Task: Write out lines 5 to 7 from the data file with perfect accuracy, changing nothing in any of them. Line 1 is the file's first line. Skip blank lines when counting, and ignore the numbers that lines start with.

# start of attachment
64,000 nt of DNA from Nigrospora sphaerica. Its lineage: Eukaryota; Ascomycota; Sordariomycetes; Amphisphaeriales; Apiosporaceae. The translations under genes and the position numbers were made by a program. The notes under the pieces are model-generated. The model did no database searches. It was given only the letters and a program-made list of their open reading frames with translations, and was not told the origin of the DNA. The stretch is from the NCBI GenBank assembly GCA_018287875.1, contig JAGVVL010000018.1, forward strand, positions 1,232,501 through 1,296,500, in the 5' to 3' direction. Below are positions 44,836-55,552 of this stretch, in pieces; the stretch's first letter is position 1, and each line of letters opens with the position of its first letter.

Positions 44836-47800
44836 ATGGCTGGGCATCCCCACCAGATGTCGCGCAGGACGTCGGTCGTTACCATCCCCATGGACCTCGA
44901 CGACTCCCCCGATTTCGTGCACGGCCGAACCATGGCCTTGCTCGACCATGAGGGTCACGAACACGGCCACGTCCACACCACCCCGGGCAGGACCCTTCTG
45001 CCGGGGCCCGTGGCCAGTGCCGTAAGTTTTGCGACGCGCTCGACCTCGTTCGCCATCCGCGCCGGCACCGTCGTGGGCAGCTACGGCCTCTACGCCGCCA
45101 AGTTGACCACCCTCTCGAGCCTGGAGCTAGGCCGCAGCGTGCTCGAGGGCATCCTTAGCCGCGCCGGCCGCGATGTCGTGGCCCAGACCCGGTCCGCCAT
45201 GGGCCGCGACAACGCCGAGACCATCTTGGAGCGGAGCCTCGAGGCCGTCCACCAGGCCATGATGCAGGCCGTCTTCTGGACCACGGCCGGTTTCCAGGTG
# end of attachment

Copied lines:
45001 CCGGGGCCCGTGGCCAGTGCCGTAAGTTTTGCGACGCGCTCGACCTCGTTCGCCATCCGCGCCGGCACCGTCGTGGGCAGCTACGGCCTCTACGCCGCCA
45101 AGTTGACCACCCTCTCGAGCCTGGAGCTAGGCCGCAGCGTGCTCGAGGGCATCCTTAGCCGCGCCGGCCGCGATGTCGTGGCCCAGACCCGGTCCGCCAT
45201 GGGCCGCGACAACGCCGAGACCATCTTGGAGCGGAGCCTCGAGGCCGTCCACCAGGCCATGATGCAGGCCGTCTTCTGGACCACGGCCGGTTTCCAGGTG